The impact of blood pressure management after spinal cord injury: a systematic review of the literature.

Journal Article (Journal Article;Review;Systematic Review)

OBJECTIVE Spinal cord injury (SCI) results in significant morbidity and mortality. Improving neurological recovery by reducing secondary injury is a major principle in the management of SCI. To minimize secondary injury, blood pressure (BP) augmentation has been advocated. The objective of this study was to review the evidence behind BP management after SCI. METHODS This systematic review was conducted following the PRISMA (Preferred Reporting Items for Systematic Reviews and Meta-Analyses) guidelines. Using the PubMed database, the authors identified studies that investigated BP management after acute SCI. Information on BP goals, duration of BP management, vasopressor selection, and neurological outcomes were analyzed. RESULTS Eleven studies that met inclusion criteria were identified. Nine studies were retrospective, and 2 were single-cohort prospective investigations. Of the 9 retrospective studies, 7 reported a goal mean arterial pressure (MAP) of higher than 85 mm Hg. For the 2 prospective studies, the MAP goals were higher than 85 mm Hg and higher than 90 mm Hg. The duration of BP management varied from more than 24 hours to 7 days in 6 of the retrospective studies that reported the duration of treatment. In both prospective studies, the duration of treatment was 7 days. In the 2 prospective studies, neurological outcomes were stable to improved with BP management. The retrospective studies, however, were contradictory with regard to the correlation of BP management and outcomes. Dopamine, norepinephrine, and phenylephrine were the agents that were frequently used to augment BP. However, more complications have been associated with dopamine use than with the other vasopressors. CONCLUSIONS There are no high-quality data regarding optimal BP goals and duration in the management of acute SCI. Based on the highest level of evidence available from the 2 prospective studies, MAP goals of 85-90 mm Hg for a duration of 5-7 days should be considered. Norepinephrine for cervical and upper thoracic injuries and phenylephrine or norepinephrine for mid- to lower thoracic injuries should be considered.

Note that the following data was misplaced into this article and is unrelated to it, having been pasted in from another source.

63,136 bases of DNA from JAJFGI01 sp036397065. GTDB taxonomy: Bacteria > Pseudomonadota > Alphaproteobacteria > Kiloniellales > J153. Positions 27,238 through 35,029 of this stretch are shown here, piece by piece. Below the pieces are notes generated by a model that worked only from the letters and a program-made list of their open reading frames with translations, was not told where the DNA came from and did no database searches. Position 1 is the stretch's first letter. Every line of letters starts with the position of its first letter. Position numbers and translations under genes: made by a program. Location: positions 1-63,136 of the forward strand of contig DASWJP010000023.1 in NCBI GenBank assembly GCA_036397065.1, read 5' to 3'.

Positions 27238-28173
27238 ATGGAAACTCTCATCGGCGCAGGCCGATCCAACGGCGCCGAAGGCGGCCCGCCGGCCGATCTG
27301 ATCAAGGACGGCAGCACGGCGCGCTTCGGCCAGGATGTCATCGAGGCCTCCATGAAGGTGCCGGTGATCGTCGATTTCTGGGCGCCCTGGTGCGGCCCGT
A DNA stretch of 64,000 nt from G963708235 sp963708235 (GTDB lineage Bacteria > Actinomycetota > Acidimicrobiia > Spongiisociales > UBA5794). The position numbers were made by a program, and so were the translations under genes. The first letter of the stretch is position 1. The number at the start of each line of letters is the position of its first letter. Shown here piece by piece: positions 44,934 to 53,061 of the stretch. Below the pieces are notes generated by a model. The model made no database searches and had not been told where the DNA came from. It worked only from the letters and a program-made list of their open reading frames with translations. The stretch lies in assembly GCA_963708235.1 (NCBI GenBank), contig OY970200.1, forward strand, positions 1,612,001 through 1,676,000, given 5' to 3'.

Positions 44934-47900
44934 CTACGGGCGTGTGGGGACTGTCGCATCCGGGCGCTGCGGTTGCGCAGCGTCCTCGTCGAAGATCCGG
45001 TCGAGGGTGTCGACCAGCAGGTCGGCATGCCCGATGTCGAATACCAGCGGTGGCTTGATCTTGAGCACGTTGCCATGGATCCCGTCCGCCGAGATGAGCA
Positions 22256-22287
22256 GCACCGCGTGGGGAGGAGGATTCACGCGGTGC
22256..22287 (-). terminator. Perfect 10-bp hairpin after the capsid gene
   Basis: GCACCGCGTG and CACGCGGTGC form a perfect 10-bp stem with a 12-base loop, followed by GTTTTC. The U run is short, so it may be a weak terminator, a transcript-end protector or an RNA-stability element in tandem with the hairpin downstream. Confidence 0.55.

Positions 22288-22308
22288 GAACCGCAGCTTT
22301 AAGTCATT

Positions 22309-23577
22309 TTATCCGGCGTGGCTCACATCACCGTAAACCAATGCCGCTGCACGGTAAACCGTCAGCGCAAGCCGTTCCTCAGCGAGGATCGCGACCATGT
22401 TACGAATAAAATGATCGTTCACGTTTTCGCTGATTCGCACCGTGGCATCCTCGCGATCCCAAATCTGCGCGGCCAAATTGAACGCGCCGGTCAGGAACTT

Full Text

Duke Authors

Cited Authors

  • Saadeh, YS; Smith, BW; Joseph, JR; Jaffer, SY; Buckingham, MJ; Oppenlander, ME; Szerlip, NJ; Park, P

Published Date

  • November 2017

Published In

Volume / Issue

  • 43 / 5

Start / End Page

  • E20 -

PubMed ID

  • 29088944

Electronic International Standard Serial Number (EISSN)

  • 1092-0684

Digital Object Identifier (DOI)

  • 10.3171/2017.8.FOCUS17428


  • eng

Conference Location

  • United States